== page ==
17 October 2014


I am delighted to report that Daisy is back home!
The bizarre thing is that she neither left nor came back of her own accord.  She was effectively abducted and then returned.
After searching everywhere and calling for her we were beginning to think we would never see her again.  There was however the possibility that she might have wandered down the lane to the neighbour’s house and been trapped in a barn or shed.  He lives by himself, being mentally and physically disabled, and has a daily visit from a carer.  We decided to have a word with her and ask if she had seen the cat on his property so waited at the end of the lane for her car to pass by.
She told us a lot about our neighbour, much of which we already knew, and she came across as a really nice, caring, dependable person, thoroughly concerned for his welfare.  He should really be in a care home but refuses to go, hence the visits from the carer and daily meal deliveries.
As the conversation drew to a close I asked about the cat.  I said we had lost our cat and wondered if she had seen one around his house and that I was worried that she might have accidentally been shut in a barn.  She said “she’s on his bed”.
He had told her that he “found the cat” outside our house and took her home.  The carer, having no idea there were new neighbours next door, concluded that he had picked up an abandoned cat and thought no more about it.  He had kept her indoors and not let her outside at all.
At first I thought she was not going to help us to get Daisy back - she said he would be very upset if the cat went away.  I said “but she’s our cat”.  We must have both looked distraught as she seemed to suddenly change her mind and said she would bring the cat back to us the next day.  She would tell him that the cat had disappeared.  She even reached into the back of the car and gave us a box of cat food she had bought for her.
She was true to her word and Daisy arrived the next day, bewildered and confused, with chronic diarrhoea and riddled with fleas.  Luckily she still remembered how to use a litter tray.
It took Lulu a few hours to get used to Daisy again but now they get along fine.  The fleas are gone, the upset tummy has settled down and Daisy is back to her usual self, following us everywhere and meowing constantly, getting into mischief.  I have rediscovered the joy of having a kitten climbing up your trouser leg as you try to peel potatoes!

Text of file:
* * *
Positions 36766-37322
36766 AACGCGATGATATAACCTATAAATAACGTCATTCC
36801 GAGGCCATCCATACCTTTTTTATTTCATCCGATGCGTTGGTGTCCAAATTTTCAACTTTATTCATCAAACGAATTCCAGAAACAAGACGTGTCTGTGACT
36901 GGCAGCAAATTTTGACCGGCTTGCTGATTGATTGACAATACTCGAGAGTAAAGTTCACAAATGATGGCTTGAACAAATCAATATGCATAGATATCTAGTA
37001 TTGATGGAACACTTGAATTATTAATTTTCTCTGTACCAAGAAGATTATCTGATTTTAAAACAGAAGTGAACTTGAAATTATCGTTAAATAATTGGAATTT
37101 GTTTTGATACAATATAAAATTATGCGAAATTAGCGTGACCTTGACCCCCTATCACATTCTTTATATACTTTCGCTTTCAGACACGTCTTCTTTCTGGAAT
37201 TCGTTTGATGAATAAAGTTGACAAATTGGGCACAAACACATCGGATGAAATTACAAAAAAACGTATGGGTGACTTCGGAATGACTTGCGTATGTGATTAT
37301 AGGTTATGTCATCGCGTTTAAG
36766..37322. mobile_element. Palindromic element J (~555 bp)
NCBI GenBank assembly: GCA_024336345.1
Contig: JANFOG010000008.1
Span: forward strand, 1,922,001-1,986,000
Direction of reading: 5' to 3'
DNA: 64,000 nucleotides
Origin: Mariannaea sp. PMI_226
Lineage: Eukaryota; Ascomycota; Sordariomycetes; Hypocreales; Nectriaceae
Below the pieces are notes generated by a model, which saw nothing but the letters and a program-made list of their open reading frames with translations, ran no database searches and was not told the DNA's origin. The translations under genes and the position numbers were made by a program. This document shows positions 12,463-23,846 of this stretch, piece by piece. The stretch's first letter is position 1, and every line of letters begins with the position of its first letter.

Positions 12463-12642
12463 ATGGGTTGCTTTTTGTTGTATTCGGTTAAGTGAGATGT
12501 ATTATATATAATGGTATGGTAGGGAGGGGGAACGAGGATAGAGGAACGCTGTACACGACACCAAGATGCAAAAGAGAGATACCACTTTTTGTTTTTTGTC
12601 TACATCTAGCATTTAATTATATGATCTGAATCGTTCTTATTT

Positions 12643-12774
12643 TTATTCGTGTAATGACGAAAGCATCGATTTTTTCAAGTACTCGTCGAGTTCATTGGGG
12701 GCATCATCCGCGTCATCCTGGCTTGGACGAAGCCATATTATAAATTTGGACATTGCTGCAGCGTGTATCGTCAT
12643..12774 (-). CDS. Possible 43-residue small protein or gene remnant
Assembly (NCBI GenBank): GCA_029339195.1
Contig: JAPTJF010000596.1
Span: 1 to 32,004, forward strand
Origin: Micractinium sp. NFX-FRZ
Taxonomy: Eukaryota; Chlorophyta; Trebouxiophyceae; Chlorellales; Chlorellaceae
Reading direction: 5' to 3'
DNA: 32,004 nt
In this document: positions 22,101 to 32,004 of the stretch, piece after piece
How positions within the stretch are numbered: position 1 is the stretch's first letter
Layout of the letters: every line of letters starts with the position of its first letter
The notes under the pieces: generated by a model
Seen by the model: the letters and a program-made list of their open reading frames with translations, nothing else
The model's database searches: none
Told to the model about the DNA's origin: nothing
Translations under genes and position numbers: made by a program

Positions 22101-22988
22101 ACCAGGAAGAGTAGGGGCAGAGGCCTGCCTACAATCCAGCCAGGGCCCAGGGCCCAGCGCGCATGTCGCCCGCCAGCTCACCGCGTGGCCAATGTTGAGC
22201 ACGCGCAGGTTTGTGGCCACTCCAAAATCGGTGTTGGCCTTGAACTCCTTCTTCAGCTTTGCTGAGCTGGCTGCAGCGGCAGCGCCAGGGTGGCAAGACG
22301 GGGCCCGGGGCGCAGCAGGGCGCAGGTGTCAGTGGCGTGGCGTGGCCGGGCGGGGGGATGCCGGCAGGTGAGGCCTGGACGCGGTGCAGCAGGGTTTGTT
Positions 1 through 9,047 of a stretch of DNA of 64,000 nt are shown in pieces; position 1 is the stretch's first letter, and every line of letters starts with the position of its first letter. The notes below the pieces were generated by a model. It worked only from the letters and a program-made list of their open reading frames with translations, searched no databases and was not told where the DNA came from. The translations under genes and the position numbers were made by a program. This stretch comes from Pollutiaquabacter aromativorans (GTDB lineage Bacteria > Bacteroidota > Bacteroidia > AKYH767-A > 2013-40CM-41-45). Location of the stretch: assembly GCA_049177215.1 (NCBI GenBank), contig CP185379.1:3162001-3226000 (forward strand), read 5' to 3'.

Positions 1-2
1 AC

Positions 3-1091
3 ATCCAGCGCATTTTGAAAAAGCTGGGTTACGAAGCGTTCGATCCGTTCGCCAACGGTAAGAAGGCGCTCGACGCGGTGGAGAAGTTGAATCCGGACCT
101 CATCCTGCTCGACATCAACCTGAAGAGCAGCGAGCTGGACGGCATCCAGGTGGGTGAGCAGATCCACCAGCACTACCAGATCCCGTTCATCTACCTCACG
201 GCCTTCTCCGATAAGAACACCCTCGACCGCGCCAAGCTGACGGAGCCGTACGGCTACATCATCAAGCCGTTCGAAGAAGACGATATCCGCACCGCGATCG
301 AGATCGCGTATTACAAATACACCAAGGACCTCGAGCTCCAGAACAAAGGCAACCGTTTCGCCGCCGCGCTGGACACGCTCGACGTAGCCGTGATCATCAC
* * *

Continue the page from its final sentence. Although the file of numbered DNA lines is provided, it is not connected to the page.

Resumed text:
So Daisy has gone from being a full-time outdoor cat to a full-time indoor cat for the time being.  We will keep her indoors for a few days then let her out and see what happens – we are very worried that if the neighbour spots her he will simply take her again.  Even if she is allowed outdoors we will certainly shut her in when we go out, just in case he walks by and she goes to him. 
Nothing is ever easy, is it?  We just wanted a cat to deal with the mice……


  1. A dog to stroke, a cat purring in your lap and a glass of wine in the other hand....
    Nick looks very relaxed... it is all those "Zzzzzzz" waves being broadcast from Daisy and Lulu.
    So glad that all's well that ends well...
    it might be worth getting a roll of netting to go, temporarily, across the gap at the side, by the car port...
    and the one at the back, between the house and barn...
    to stop you neighbour walking in and "rescuing" his cat!
    If you remember, when we came over before you purchased I had no difficulty going in via the carport and out at the back...
    he may well know those routes....
    Baron and RonRon say "Welcome back Daisy"

    1. Tim, that's a good idea. We have made the property safe for Lulu but something to make it less accessible for humans would be worthwhile.

  2. R
    You need that in lowercase for a word above...

  3. That's a lovely picture of Nick and the animals :-) Even if Daisy is an indoor cat she'll deal with the mice -- they'll know a cat is there and steer clear. Besides, the pickings are undoubtedly better at the neighbours if you are a rodent. I think it is nicer all round that she becomes an indoor cat with outdoor access. With any luck she will now be wary of the neighbour and not let him near her in the future.

  4. Seeing Daisy on the stairs I wonder whether Lulu will be tempted to follow her?

    Nick, Daisy and Lulu look very content. Well done for solving the mystery.

  5. That's a lovely picture of Daisy on the stairs. too.

    Frontline works! A Frontlined cat will mop up residual fleas - cat fleas prefer cat to human as host. Also kittens get worms from their mother. A good vetting will sort her out! The vet may chip and/or tattoo her if you explain the problem of your neighbour.

  6. Awww... such a sweet photo, and great to know Daisy is comfortable and safe. Maybe, if you think that the neighbor would actually take care of it, you could get another kitten from the litter for him? Probably a long shot, though. Sad story about the man. I hope Daisy will get to live inside a bit more now :)

    1. Judith, it did occur to us to get him a kitten of his own. It would be rough on the kitten but it might keep our own safer.
      We will talk to the carer about it when we get the chance.

  7. so happy Daisy is back and safe inside. I'm sure she will hunt the mice aneway, both mine takes mices though they are both inside and outside cats

  8. What a story. What a happy ending. Purrrrrrr

  9. Lovely photo of Nick with Lulu and Daisy. She's a real sweetie and it was lovely to meet her :-) ..and make a fuss of Lulu!

  10. Daisy would certainly be a lot safer from everything else if she remained an indoor cat. Maybe it's a sign!